This cross was erected on 12th October 1945 to commemorate the first Christian Church service held in the New England District at the courthouse exactly 100 years previously.

Richardson Plaza, Armidale built in 1842 and still trading..

Richardson Plaza, Armidale built in 1842 and still trading..

 

Yesterday on the way home we saw a sign saying seasonal workers required as we drove into Glen Innes. The company makes photo products on all sorts of trinkets and gadgets and clothes. They work around the clock seven days a week. I completed an application form and thought that would be the last I hear. They called me today offering to start on night shift tonight. I said yes. Ten minutes later they called me back and said I had informed them I could not lift heavy objects. The position offered involved heavy lifting so the offer was withdrawn. I guess that will be the last I hear from them.

Wednesday 5th December

A quiet day down on the farm. The wind was blowing from the south and temperatures had dropped to 9 degrees overnight. It had snowed in the NSW Alps overnight and the wind was coming from that direction. It was nice and warm out of the wind. I started the lawnmower and cut some more grass. At least it was cool enough in that cold wind. Tonight we are back to needing more blankets on the bed and if the weather stays cold we will have to get the feather doona out of WWWGO.

Thursday 6th December

A quiet day except for a bit of shopping in Armidale.

Friday 7th December.

Another quiet day.

Saturday 8th December.

We drove through Armidale and on to Uralla on the road to Tamworth. But first we visited an orphanage

Armidale's fine Catholic Orphanage which operated from 1919 to 1976 and 1,750 children passed through its doors and dormitry's.

Armidale’s fine Catholic Orphanage which operated from 1919 to 1976 and 1,750 children passed through its doors and dormitry’s.

and the New England Girls School Equestrian Centre

New England Girls School Equestrian Centre. These very expensive under cover arena's are for the sole use of the students at the school.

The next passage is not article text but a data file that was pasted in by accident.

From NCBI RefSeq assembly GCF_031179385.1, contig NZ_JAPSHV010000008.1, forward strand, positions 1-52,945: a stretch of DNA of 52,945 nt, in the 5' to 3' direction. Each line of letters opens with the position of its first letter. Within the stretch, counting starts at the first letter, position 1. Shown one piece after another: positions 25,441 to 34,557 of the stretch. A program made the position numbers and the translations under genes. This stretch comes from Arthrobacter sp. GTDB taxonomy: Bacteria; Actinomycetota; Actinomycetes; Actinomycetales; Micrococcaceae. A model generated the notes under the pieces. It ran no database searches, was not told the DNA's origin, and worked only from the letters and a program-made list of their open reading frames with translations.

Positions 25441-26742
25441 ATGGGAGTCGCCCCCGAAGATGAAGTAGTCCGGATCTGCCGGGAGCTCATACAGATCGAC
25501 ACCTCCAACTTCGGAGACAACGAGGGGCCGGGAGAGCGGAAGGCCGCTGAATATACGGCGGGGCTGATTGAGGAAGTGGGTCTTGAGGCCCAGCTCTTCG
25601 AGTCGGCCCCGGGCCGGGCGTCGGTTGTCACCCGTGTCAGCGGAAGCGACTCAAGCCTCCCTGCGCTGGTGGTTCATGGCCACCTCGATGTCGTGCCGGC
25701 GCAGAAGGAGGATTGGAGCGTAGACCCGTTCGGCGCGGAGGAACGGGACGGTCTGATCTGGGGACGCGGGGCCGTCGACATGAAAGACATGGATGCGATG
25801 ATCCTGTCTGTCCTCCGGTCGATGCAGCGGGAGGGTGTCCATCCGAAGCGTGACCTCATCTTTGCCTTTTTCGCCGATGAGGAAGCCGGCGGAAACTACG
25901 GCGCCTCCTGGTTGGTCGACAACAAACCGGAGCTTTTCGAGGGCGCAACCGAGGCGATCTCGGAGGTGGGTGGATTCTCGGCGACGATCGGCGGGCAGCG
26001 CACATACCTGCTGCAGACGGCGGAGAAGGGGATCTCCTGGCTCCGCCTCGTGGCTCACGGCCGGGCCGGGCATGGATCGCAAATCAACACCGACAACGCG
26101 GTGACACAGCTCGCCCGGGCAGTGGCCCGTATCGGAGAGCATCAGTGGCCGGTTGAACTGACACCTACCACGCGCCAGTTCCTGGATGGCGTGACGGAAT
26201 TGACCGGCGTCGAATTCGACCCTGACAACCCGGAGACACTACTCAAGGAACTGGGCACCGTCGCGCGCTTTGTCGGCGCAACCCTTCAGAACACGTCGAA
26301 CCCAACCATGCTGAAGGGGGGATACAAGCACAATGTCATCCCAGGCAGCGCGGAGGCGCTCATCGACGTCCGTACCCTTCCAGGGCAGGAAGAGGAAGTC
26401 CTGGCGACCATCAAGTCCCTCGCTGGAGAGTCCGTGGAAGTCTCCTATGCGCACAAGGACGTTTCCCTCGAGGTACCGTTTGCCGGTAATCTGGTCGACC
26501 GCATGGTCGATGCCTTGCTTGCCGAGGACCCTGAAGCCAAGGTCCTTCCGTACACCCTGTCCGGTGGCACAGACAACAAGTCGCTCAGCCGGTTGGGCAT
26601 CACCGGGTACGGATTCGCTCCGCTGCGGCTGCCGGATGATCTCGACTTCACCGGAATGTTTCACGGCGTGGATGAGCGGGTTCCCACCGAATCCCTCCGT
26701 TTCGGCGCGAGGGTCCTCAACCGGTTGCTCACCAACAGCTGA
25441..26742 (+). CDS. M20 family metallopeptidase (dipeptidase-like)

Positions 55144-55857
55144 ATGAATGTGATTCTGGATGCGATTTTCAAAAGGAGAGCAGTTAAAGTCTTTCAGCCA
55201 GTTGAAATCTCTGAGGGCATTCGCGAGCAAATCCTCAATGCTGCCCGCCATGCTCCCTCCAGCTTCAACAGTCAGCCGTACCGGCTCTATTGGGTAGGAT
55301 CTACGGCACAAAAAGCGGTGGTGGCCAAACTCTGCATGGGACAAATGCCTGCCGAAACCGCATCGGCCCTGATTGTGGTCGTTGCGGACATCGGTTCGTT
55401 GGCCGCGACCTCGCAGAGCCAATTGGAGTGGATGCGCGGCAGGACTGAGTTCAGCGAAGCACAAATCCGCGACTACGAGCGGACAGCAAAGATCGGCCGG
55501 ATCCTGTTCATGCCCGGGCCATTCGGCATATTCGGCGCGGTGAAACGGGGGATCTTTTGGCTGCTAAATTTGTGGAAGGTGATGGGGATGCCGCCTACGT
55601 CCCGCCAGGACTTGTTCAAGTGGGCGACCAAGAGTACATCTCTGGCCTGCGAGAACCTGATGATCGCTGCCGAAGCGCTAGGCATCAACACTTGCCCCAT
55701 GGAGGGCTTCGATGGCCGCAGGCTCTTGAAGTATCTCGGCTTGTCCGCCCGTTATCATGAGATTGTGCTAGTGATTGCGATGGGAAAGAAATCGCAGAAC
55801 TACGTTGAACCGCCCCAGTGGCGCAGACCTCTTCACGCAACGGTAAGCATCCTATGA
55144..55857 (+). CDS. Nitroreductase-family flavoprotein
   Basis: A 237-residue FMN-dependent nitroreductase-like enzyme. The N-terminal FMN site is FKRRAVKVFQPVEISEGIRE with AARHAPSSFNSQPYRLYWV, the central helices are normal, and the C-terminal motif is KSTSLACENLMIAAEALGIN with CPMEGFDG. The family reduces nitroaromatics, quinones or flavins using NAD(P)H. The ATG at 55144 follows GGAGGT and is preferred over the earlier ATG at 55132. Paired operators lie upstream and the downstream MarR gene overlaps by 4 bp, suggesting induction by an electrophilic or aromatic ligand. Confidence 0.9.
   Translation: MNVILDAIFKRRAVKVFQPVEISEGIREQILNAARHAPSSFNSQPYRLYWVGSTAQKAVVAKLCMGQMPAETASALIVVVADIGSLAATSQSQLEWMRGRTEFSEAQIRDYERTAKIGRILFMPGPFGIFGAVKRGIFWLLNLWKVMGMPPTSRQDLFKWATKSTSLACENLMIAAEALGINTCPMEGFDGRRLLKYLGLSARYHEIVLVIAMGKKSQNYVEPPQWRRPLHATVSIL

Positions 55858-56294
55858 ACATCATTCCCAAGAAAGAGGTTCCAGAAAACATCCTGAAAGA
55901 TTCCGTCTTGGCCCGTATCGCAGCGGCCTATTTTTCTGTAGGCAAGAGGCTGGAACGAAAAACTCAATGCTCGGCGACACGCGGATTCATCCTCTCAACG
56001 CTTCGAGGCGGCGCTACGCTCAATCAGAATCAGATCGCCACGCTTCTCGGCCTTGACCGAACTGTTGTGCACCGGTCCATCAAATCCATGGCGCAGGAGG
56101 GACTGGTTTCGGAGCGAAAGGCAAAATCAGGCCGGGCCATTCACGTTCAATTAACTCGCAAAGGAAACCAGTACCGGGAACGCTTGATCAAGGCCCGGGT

New England Girls School Equestrian Centre. These very expensive under cover arena’s are for the sole use of the students at the school.

before arriving inUralla is an old town first settled around 1841 and was the scene of a gold rush in 1852. See   http://en.wikipedia.org/wiki/Uralla,_New_South_Wales

Many of the buildings are quite old and the local tourism office has a heritage walk to around 50 homes and business around the town centre.

Statue of Captain Thunderbolt on the side of a creek.

Statue of Captain Thunderbolt on the side of a creek.

Arcade in Uralla tfrom the main street to a rear stree with nothing in between.

Arcade in Uralla tfrom the main street to a rear stree with nothing in between.

The Thunderbolt Tavern at Uralla.

The Thunderbolt Tavern at Uralla.

 

The Top Pub. I guess the name came about as it is the only pub near the top of the hill.

The Top Pub. I guess the name came about as it is the only pub near the top of the hill.

One of the heritage buildings was destroyed by fire along with all the museum pieces it contained. Originally it was built to house the Loyal United Brothers Lodge of Oddfellows, District 52, which was built somewhere in the 1860’s.

Loyal United Brothers Lodge of Oddfellows, District 52, which was built somewhere in the 1860’s.

Loyal United Brothers Lodge of Oddfellows, District 52, which was built somewhere in the 1860’s.

We also visited the local old cemetery

Note the inscription on this 1896 broken headstone in the old Uralla Cemetry.

Note the inscription on this 1896 broken headstone in the old Uralla Cemetry.

and searched for the grave of Captain Thunderbolt. Another couple were also scouring the cemetery for the grave and met up with us asking if we had seen the grave. No, but I mentioned the last bushranger grave I visited was at Forbes and there was a white picket fence around the grave. Maybe we should look for a white picket fence? I did and found the grave just inside the main entrance.

Captain Thunderbolts grave at Uralla.

Captain Thunderbolts grave at Uralla.

Duh!

Gold was discovered at nearby Rocky River in 1852 so we took a drive out there only to find a scattered settlement of old and new houses but no river.

On the way home we side-tracked to visit Captain Thunderbolts Cave.

4WD track to Captain Thunderbolts Cave.

4WD track to Captain Thunderbolts Cave.

Donnis outside one of Captain Thunderbolts many caves and hideouts in the New England area.

Donnis outside one of Captain Thunderbolts many caves and hideouts in the New England area.

 

In the distance we could see another of those big storms building. The radio announced a severe weather alert, you know, thunder, lightning, tennis ball sized hail and flash flood rain for the district. As it turned out we had plenty of time to arrive home and have dinner before the storm broke around us. It was gone within an hour although in the night we could see the lightning flashes receding to the north.